Barthes talks about photographs in terms of the moment that was captured and how that single frozen moment can block memory. However, as sneibart and johannahi discuss in their posts, photographs can represent so much more in terms of temporality and memories. Photographs – especially family photographs – are much more complicated than Barthes describes in Camera Lucida.
In my post “Poses,” I discussed how Barthes defines a photograph through the pose: “that instant, however brief, in which a real thing happened to be motionless in front of the eye” (Barthes 78). Whatever the context of a photograph, there was always a real moment, what Barthes calls the “that-has-been” (Barthes 77), that really happened and is now captured as an image. According to Barthes, it is because of this captured fragment that photography “actually blocks memory, quickly becomes a counter-memory” (Barthes 91). Rather than remembering an event as it was, Barthes remembers an event through the lens of the photograph and the precise moment that it shows. The only sense of time that Barthes gives to a photograph other than the moment it portrays is a sense of a ticking “clock [or] watch” (Barthes 15), counting down to the death of the people in the photograph: “Whether or not the subject is already dead, every photograph is this catastrophe” (Barthes 96).
Sneibart’s post “More Photographs” shows that the temporality of a photograph can be more complicated than this. Sneibart tells of a picture that she and her cousins take at the beach every summer. They take the same picture every year, with all of the girls lined up in a row wearing watching outfits, arms interlinked behind each other’s backs. For sneibart, this photograph is much more than simply a single moment frozen in time, or a reminder of the death waiting in the future for these girls. For her, this photograph is a living and growing thing that documents the changes of the past and promises more beach-time fun in the future. She uses a great analogy here to illustrate the difference between what Barthes says about the temporality of a photograph and what she sees instead: “Photography is not subtraction but addition; it is not a countdown but a stopwatch” (“More Photographs”). Because of the progression sneibart gets to see as the photograph is retaken every year, this annual photograph shows a much more positive and dynamic view of the temporality of a photograph than Barthes gives.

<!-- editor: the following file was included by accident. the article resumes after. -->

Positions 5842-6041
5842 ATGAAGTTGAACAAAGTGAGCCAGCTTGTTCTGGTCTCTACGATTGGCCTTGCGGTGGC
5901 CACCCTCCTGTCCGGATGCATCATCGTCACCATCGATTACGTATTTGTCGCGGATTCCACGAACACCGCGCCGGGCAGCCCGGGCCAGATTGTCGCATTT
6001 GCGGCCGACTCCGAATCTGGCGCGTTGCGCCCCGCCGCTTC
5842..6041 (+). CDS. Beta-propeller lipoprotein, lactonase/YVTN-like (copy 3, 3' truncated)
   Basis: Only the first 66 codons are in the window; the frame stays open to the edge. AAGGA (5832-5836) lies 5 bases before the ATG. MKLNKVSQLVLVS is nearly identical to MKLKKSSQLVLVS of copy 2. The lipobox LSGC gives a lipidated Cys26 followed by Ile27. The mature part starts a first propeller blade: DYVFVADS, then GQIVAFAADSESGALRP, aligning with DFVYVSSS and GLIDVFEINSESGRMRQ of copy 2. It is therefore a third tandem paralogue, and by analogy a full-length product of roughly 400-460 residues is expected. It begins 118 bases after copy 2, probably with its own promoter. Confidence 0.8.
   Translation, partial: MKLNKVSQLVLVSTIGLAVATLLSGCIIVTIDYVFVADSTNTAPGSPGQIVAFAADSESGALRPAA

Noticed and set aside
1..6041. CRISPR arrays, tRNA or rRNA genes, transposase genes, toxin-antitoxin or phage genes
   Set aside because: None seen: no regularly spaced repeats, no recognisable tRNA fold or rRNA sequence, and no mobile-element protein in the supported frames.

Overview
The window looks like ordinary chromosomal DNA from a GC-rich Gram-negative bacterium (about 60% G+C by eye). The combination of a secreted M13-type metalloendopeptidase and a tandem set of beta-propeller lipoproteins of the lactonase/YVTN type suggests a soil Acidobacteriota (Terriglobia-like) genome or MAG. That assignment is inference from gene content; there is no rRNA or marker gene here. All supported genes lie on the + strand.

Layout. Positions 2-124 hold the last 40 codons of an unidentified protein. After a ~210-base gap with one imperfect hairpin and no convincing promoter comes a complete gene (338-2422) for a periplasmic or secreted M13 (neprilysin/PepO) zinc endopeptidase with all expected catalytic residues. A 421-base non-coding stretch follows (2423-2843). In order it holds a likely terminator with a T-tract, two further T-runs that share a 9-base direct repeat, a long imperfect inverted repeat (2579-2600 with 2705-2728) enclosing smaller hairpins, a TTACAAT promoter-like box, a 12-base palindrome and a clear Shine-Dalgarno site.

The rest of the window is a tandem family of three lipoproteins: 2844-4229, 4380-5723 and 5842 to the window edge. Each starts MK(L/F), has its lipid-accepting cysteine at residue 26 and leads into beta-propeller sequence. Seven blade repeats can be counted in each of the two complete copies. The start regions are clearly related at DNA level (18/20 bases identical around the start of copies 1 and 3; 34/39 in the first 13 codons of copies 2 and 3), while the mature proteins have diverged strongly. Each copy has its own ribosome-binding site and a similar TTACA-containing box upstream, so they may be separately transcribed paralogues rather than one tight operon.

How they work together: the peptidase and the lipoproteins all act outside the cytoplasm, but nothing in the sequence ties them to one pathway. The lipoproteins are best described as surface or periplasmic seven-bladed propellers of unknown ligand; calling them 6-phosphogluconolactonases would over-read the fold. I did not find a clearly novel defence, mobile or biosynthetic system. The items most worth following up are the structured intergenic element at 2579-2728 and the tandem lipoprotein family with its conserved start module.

Johannahi’s post “An Imaginary Line Into the Past” shows yet another way that photographs can play with the perception of time and memory. Johannahi shows us a photograph of four generations of women in her family gathered together for the sake of her brother’s baptism. Whereas sneibart’s photograph spoke to her as a point on a timeline that was heading into the future, johannahi looks at this picture of her family and sees “an almost tangible…line that connects us” to the past” (“An Imaginary Line”). Johannahi follows the line further into the past than even her great-grandmother (the oldest woman in the photograph) and tries to “leave the frame of the photograph” to make a connection with ever more distant relatives. The line fades as johannahi goes farther into the past, but the line is still there, “invisible to our eyes [but] in our memory.” This is a very interesting view on the temporality of the photograph, as it transcends the moment that it was taken to include people who existed before the image was ever taken.
Clearly, Barthes’s generalization of the photograph as a single moment in time evoking counter-memories is an oversimplification that is not always true. Depending on the photograph and the person looking at the photograph, photography can give promises of a future, or even foray deep into the past. Photographs are more than just the moment that is captured in the image, because of the memories and subjectivity that come with different viewers.